Milo helps autistic students learn personal interaction skills, among other things.
Milo is a robot.
Milo, made by a company called Robokind out of Texas, is one of a handful of his kind in Tennessee. In fact, the next closest Milo is in a therapy center in Owensboro, Ky., according to Billy Etter, a specialized learning environment communications and behavior (SLECB) teacher at Washington. The robot helps children taught by Etter in grades K-2 and another SLECB teacher, Cherie Herald, who works in grades 3-5.
is used across the United States, including in select schools in South Carolina
, and has served eight students at Washington this school year, including six still actively using Milo.
WHAT DOES MILO DO?
Etter, in his third year with Kingsport City Schools, said Milo is a humanoid robot that helps autistic children that can “reach them in a way that we as humans can’t.” After all, Milo doesn’t get impatient, is consistent and never judges. He also speaks at 82 percent of average human speech, which makes it easier for students to understand.
“He collects data as well,” Etter said of information that includes which module the student is using, how long the student has been on that module and how long the student has used Milo overall, as well as right and wrong answers and response time. “All I have to do is facilitate.”
In addition, he said, Milo has been updated to include activities for adults with dementia, and fellow teacher Herald said Milo can be used by middle and high school students as well as adults, the latter mostly for dementia.
HOW EFFECTIVE IS MILO?
Heather Russell, Will’s mother, said she and her son first encountered Will before the start of the 2017-18 school year when Will transferred to Washington.
“They had Milo in the meeting room we were in,” Russell said. “Throughout the year, Will’s been working with him (Milo) on a regular basis.”
Russell said her son has become more aware of other people in social settings. For instance, she said, when he encounters a couple walking at the mall, he walks to one side rather than in the middle of the couple. He also has more appropriate responses and introductions for other children, such as saying hello and initiating play rather than just announcing he wants someone to be his friend.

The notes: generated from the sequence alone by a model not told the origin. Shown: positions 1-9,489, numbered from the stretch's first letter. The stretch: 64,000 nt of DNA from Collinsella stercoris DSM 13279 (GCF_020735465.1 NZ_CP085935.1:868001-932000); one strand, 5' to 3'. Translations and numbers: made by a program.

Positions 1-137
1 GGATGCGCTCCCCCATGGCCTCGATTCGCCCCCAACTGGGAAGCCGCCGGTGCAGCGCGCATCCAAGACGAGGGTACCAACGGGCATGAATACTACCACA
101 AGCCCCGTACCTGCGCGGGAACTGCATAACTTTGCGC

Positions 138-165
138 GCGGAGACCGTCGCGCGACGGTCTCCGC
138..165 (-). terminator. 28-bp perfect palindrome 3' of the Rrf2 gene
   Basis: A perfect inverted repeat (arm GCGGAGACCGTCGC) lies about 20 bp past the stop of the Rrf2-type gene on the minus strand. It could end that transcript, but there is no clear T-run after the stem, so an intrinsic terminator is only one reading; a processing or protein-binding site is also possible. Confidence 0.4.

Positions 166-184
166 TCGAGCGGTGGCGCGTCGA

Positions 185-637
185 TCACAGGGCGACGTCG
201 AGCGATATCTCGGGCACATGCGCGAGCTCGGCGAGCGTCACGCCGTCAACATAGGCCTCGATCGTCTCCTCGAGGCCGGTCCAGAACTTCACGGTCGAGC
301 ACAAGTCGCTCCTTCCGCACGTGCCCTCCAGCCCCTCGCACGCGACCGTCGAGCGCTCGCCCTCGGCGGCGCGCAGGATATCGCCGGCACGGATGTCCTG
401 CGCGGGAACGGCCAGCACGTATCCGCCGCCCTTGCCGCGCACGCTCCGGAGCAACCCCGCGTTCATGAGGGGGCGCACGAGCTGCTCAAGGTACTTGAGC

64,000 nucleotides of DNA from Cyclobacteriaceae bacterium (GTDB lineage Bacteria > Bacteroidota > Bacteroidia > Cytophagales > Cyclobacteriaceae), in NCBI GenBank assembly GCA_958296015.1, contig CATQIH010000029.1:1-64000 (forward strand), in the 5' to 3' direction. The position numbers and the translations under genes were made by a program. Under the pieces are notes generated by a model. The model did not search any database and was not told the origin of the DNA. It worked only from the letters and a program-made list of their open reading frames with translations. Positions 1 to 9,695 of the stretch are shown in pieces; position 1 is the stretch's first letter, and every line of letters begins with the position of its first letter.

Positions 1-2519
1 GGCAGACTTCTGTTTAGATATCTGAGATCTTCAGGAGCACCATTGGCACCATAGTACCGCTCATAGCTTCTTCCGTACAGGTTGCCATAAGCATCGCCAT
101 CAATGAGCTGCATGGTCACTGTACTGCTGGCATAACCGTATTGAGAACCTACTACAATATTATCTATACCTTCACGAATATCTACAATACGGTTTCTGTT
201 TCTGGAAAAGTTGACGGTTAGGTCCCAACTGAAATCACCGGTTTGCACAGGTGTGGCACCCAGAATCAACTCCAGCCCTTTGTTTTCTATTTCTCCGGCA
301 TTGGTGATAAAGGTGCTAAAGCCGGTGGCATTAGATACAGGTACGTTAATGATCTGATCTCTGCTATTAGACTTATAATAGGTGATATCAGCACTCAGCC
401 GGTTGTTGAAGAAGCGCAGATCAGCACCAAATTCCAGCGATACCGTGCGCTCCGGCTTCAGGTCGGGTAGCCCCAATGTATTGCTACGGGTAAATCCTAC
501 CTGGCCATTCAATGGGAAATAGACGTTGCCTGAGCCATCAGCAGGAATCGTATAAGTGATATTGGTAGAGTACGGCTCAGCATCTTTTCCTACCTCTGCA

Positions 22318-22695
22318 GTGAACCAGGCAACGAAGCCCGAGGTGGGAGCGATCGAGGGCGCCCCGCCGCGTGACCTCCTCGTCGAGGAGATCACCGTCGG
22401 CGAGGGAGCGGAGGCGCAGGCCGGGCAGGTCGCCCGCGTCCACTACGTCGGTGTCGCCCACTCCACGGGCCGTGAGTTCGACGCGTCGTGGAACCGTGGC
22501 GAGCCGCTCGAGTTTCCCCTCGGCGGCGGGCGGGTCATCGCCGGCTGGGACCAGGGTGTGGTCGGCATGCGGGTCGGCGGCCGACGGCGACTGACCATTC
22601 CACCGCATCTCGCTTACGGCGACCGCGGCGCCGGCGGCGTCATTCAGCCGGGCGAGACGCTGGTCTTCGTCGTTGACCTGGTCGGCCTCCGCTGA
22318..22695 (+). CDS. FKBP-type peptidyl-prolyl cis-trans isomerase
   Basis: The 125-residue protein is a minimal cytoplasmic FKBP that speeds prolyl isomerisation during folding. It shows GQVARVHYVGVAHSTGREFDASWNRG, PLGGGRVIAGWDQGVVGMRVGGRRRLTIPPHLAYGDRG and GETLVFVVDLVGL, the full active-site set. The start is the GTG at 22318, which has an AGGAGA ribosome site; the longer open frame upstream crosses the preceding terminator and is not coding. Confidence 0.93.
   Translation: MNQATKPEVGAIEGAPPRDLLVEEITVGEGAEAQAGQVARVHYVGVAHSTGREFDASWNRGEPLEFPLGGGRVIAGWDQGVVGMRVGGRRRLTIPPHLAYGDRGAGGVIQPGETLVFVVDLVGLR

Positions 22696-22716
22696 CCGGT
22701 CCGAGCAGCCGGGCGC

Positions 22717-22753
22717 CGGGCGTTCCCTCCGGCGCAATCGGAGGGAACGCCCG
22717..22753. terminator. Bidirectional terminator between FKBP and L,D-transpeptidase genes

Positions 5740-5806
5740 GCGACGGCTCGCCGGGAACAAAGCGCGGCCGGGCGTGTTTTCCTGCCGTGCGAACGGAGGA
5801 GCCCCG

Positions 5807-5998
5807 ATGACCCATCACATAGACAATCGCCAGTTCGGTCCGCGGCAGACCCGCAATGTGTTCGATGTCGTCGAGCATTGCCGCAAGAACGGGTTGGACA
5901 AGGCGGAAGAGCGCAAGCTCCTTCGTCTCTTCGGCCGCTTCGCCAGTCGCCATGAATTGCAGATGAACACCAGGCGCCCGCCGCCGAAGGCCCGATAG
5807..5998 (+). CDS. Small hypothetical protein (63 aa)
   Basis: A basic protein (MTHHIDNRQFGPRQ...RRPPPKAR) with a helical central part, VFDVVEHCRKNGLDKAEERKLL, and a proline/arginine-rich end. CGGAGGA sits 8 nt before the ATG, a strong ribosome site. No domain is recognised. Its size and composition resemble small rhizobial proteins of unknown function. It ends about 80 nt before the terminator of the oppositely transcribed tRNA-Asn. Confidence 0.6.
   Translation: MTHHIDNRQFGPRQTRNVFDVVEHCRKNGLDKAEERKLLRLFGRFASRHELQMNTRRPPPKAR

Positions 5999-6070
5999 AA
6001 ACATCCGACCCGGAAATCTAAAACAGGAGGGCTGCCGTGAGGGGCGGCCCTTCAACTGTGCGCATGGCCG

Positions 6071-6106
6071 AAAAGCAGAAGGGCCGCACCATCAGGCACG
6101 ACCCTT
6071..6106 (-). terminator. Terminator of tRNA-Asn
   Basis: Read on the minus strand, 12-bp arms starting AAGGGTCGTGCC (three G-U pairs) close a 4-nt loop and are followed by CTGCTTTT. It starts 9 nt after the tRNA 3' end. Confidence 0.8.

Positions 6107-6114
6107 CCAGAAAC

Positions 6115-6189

Will was nonverbal until he was 5 but this school year began calling his grandmother on the phone, passing along messages between his grandmother and mother. “It’s been great,” Russell said. “We’ve seen great strides in Will this year.”
Etter said that, at least in the beginning, Milo’s work is not so much about right or wrong answers but about engaging the student.
“All of our kids seem interested,” Etter said, even the ones not working with Milo, who can talk, dance, walk and do other movements. He said one student was scared of Milo at the start of the school year but eventually warmed up to him, finally approaching and interacting with Milo.
He said one kindergarten student began having conversations with his dad, starting one day when his father came in from work and the son met him at the door with “What’s up?” That was followed by a conversation, one the dad wasn’t sure he’d ever have with his autistic son. “How do you put a price on communications between a parent and child?” Etter asked.
Some students interact with Milo two days a week, others three days a week. Milo has served eight students this school year and in April is working with six.
HOW WAS MILO FUNDED?
Etter said Robokind has leased several hundred Milos, which can be leased by parents but mostly go to schools or other institutions. Kingsport City Schools leased Milo for about $8,000 the first school year, with payments the second and third year to be about $6,000.
Jacki Wolfe, director of special education for KCS, saw Milo at a conference and applied for an Individuals With Disability Act (IDEA) grant from the Tennessee Department of Education for his first three years. Given the success of Milo at Washington this year, Wolfe said she is applying for funding for a second Milo, which would make the total cost next year about $14,000. He comes with a hard carrying case, Etter and Wolfe said, but has remained at Washington. The second Milo would be based at another school if the grant is approved, Wolfe said.
Etter said Milo comes with free updates of software periodically and is replaced every three years, and Wolfe said the fee includes needed repairs. Washington’s Milo works well most of the time, Wolfe said, although one of the arms sometimes gets a bit hung up and sometimes WiFi issues emerge between the robot and the iPads the teacher uses to control the robot and the student uses to interact with it.
“We want to give our students the best quality of life we can given them,” Etter said before Will began a lesson on “responding to other people’s leave taking.”